It was a fair old slog to the summit but the views from the top were amazing. The formidable An Teallach to the west, Suilven and Stac Polliadh to the north-west. Amazing! My eye was giving my no end of grief and trying to focus on the map was giving me a headache so Scott took control of route planning and navigation. The third checkpoint was located on a stream-bend on the Allt a’ Chuaille and Scott suggested staying high and rather than dropping down to Loch Tuath where there was potential for slow progress on boggy ground. We would then skirt around Coire Loch Tuath and then head around the top, Cnap Coire Loch Tuath and then down the east shoulder to the checkpoint.
We followed the wall down from the summit to, the Bealach an Lochain Uaine then directly north, contouring around to Plat Reidh, ensuring we did not lose any height. It was a bit of a scramble along towards the top but Scott did a great job in getting us to the col at 815 metres. Scott had planned to head northwards around Cnap Coire Loch Tuath but for some reason we changed our minds. Maybe, this was because everyone else was heading down to the loch and we panicked that we were losing time. The end result was that we wasted significant time, firstly looking for a way down the steep cliffs then eventually heading directly over the top. Ironically, the route Scott had initially planned was identical to the route-planners choice. Once we had ran over Cnap Coire Loch Tuath, the stream bend was easy to spot and we had no further issues located the checkpoint and dibbing in.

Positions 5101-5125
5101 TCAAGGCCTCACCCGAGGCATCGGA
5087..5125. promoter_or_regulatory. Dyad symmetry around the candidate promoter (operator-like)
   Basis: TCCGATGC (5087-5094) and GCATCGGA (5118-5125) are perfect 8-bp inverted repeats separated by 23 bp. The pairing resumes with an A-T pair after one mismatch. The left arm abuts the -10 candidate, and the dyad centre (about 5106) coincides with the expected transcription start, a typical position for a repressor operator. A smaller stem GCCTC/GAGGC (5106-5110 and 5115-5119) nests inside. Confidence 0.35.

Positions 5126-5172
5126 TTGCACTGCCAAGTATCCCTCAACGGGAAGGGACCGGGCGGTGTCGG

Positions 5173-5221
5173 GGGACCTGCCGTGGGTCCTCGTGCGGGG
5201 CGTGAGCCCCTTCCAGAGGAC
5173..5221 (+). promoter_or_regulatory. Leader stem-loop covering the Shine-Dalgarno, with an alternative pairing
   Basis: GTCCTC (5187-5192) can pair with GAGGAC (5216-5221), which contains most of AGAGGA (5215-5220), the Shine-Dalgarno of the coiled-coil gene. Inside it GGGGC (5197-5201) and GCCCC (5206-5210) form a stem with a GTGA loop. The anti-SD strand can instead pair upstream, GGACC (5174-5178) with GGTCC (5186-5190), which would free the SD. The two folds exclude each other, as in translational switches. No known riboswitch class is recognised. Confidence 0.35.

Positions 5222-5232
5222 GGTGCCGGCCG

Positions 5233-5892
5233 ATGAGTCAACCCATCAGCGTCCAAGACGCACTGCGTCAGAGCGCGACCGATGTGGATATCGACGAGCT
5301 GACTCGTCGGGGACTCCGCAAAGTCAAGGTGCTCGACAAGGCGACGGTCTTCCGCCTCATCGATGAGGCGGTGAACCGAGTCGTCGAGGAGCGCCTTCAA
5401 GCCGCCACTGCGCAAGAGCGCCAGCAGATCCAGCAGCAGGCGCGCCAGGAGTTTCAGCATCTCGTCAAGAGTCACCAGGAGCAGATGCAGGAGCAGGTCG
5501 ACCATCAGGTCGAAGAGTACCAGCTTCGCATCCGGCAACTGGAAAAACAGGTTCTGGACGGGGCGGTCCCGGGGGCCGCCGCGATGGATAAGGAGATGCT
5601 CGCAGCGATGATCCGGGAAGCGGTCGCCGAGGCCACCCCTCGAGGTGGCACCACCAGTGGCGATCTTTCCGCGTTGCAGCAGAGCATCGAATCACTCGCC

The fourth checkpoint was located in a re-entrant north of Loch Sruban Beaga. We followed the Allt a’Chuaille towards the amazing Glenbeg bothy then forded Abhainn a’ Ghlinne Bhig. There was a path marked on the map that led up from them main path to the weir but we decided to gradually climb up below Cadha nam Frisealach and then pick up the path below the loch. The climb was brutal, well to me it was but Scott powered up as usual and I lumbered up behind. The sun was beating down and it was really hard work. Once at the top, we skirted around the side of Loch Sruban Mora and Loch Sruban Beaga and hit the checkpoint straight on which was good news. We were not moving fast however. I suspect that Scott would have had no issues in stepping up the pace but I was really struggling. The climbs felt tougher than usual and I could not get any rhythm when running.
The next leg was another re-entrant located just off Meall an Daimh Mhoir and a rough estimation was that it was a good 8km run. We climbed up to the head of Coire Mor and looked down to the loch. My performance may have been lacking but the views certainly were not. Once we had skirted around the steep cliffs we picked up a decent looking trod towards Craggan a’Chait, a top located north-west off Carn Bac. It was good to be able to get some decent running in and we made good progress over Craggan a’Chait and down the north-eastern shoulder and north towards Meall an Daimh Mhoir. We played it safe and used the ridge as an attack point to the re-entrant.